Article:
The ONLY acceptable dialogue around miscarriage, where there is dialogue at all, is the one about the loving mother who lost her baby. Not the teenager who chanced it one night with a boy, got unlucky and then lucky. Not the abused woman who got a second chance at an independent life. Not the woman who just thought she was having a particularly heavy period that month and did not know she was pregnant in the first place. Just the sad grieving mother who wanted so badly to hold her child in her arms. Women who experience miscarriage in any other way clearly lack humanity and do not possess that deep womanly need to nurture another life. And again we are told what our roles in society are supposed to be and how we fail them.

And don't even start me on the claims that miscarriage "hurts men just as much". It doesn't. Men may grieve a miscarriage, sure, but they will never experience that physical pain attached to it. They will never be on a gynaecological table with their feet in stirrups while an internal ultrasound machine probes away inside of them until it eventually hits an angle, impacts on an ectopic and reduces the patient to agony and tears. The narrative of them as the nurturer just is not there so they will not be seen as a failure if a pregnancy does not come to pass. More assistance with handling the emotional grief is needed, but the belittling of women's experience around this because men suffer too is not. 

I wish we saw miscarriage exactly how it is. I wish it was seen as a medical condition as common and unremarkable as a cold because considering how many pregnancies end in it, it's a reasonably realistic take. We shouldn't feel we cannot discuss it at work because the sheer idea of miscarrying is taboo. I wish that better emotional support services were available for those who experience a miscarriage and grieve it, whether this is through mental health services, workplaces or society at large. I wish that we could have open and honest discussions about the various physiological symptoms of miscarriage so that women could not only gain better knowledge of the warning signs, but also might develop some knowledge of the complications and recovery times as these can actually go on for months. It's not as simple as someone bleeding then normal biological function resumes. I really could have done with a lot more knowledge about the complications of miscarriage, that's for sure. This is so damn important.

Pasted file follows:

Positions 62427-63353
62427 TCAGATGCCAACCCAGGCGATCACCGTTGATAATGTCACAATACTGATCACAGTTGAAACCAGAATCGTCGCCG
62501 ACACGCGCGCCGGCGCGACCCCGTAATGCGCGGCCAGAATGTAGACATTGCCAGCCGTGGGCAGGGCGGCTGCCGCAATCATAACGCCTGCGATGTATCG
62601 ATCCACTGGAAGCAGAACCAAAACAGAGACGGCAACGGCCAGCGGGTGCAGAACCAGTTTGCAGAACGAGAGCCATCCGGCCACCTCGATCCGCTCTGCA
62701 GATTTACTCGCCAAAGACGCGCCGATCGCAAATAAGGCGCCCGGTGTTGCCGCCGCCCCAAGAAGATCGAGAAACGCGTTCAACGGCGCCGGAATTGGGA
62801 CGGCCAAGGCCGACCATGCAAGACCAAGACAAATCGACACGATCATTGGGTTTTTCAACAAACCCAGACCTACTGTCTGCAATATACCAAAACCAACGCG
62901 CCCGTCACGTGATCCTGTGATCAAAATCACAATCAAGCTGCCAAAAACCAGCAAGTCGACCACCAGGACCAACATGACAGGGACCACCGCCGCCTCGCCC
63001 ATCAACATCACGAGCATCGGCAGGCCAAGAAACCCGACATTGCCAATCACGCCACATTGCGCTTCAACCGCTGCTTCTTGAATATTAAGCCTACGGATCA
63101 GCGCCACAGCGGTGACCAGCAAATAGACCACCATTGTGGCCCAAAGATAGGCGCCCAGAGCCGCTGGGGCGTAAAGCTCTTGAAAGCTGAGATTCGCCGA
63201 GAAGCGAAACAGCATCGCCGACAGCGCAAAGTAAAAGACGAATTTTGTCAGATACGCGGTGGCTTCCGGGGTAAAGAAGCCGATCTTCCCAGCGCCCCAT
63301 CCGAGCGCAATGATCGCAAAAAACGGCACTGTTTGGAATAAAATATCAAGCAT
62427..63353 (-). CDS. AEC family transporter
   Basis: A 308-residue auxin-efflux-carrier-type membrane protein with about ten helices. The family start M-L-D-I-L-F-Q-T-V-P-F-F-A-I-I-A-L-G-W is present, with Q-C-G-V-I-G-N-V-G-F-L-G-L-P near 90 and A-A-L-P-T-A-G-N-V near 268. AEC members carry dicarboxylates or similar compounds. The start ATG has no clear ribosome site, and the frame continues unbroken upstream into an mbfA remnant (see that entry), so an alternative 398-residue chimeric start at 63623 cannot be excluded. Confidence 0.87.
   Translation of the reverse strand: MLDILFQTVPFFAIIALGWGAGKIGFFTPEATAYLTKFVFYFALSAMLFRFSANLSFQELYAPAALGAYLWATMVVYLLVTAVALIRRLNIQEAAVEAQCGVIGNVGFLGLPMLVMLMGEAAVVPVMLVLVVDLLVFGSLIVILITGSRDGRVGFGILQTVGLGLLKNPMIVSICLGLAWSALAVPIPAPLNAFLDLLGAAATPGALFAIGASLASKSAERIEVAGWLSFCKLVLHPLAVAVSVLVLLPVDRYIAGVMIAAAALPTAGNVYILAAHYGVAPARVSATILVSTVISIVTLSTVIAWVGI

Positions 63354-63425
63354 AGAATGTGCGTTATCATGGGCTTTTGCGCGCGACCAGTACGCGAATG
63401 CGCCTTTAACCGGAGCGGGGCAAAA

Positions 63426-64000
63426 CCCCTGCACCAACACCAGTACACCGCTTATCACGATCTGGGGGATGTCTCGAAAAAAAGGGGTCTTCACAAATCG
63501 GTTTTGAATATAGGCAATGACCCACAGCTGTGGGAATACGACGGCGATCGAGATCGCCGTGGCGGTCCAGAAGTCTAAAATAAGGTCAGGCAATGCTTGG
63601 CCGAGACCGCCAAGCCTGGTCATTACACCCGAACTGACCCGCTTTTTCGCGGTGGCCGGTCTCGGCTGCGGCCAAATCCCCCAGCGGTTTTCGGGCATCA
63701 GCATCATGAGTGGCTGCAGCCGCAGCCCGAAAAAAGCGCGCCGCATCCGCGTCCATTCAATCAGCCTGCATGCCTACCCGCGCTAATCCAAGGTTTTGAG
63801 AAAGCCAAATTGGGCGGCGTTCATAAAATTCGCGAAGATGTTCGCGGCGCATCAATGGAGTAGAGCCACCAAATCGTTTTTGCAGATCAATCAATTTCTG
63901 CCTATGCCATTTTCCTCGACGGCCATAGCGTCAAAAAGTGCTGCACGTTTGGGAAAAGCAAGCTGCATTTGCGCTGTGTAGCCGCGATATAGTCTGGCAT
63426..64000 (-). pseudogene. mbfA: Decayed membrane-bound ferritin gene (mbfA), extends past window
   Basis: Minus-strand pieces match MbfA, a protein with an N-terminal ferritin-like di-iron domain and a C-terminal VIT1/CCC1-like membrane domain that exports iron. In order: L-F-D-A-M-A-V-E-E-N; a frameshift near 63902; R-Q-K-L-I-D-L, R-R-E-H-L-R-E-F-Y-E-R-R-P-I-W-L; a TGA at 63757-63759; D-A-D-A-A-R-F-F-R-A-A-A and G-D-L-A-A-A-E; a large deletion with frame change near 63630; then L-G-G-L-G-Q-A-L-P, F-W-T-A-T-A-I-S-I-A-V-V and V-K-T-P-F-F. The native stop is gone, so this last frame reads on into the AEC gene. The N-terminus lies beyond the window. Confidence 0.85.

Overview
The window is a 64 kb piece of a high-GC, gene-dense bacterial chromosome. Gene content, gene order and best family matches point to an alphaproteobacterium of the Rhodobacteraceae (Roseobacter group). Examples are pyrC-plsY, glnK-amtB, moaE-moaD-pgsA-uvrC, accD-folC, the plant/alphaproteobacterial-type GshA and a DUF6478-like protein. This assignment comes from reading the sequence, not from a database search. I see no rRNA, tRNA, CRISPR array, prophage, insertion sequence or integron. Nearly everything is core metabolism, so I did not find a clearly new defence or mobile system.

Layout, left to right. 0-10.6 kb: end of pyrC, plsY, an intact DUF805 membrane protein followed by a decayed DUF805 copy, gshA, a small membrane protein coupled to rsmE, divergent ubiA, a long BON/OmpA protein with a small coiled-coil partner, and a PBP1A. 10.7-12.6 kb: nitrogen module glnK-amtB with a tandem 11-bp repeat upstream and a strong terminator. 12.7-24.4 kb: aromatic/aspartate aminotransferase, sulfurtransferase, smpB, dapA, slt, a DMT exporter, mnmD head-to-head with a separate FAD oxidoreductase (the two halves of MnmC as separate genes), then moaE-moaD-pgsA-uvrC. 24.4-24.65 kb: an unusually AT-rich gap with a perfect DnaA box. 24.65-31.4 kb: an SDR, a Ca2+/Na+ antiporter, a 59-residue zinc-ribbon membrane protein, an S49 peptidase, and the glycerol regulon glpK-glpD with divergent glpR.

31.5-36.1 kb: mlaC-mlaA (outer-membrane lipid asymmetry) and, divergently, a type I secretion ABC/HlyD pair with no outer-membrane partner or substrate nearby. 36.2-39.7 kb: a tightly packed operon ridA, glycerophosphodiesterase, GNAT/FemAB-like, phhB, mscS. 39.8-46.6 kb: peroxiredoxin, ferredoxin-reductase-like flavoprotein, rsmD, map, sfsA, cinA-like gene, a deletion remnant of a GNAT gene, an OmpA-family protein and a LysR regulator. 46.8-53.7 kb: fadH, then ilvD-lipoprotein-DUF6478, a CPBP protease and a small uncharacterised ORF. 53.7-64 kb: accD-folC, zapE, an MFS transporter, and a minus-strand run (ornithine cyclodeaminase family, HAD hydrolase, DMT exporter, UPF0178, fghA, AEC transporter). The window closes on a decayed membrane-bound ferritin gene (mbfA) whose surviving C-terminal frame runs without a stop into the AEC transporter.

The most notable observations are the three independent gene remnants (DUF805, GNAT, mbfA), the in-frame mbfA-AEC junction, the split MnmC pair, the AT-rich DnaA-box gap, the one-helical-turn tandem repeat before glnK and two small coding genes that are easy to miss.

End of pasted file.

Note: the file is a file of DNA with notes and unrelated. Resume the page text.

I also wish though that like everything else, we can recognise that women experience miscarriage in many different ways and this is okay. Because at the moment, I feel silenced by the grief narrative and I cannot imagine how many other women might feel the same. And like me, some of those women may have been leaving similar circumstances when they went through this. Miscarriage is our experience too. Ignoring those stories because the patriarchal society demands we fit into the roles of nurturer and life-giver harms us all. We need to open this conversation right up in the process of demystification.

Friday, July 29, 2016

Preemptive news coverage on tomorrow's protest against Don Dale and brutality in other prisons

I've noticed a trend when it comes to the reporting of rallies to do with matters of race. For example, an incredibly peaceful "Black Lives Matter" rally in Melbourne a couple of weeks ago which was attended by thousands was reported according to its massive and completely unnecessary police presence pretending that they kept things under control. Likewise, a handful of racists who heckled from the sidelines were focused on as if they were ever a threat to the peaceful assembly. Similarly, just a couple of weeks before that, when the True Blue Crew and the UPF decided to stage an absurd flag march, the media again focused on the cops and a couple of isolated altercations between the racists and some anti-racism activists. The fact that the protest and counter-protest groups didn't actually encounter each other for the main part seemed to escape the notice of the reporters.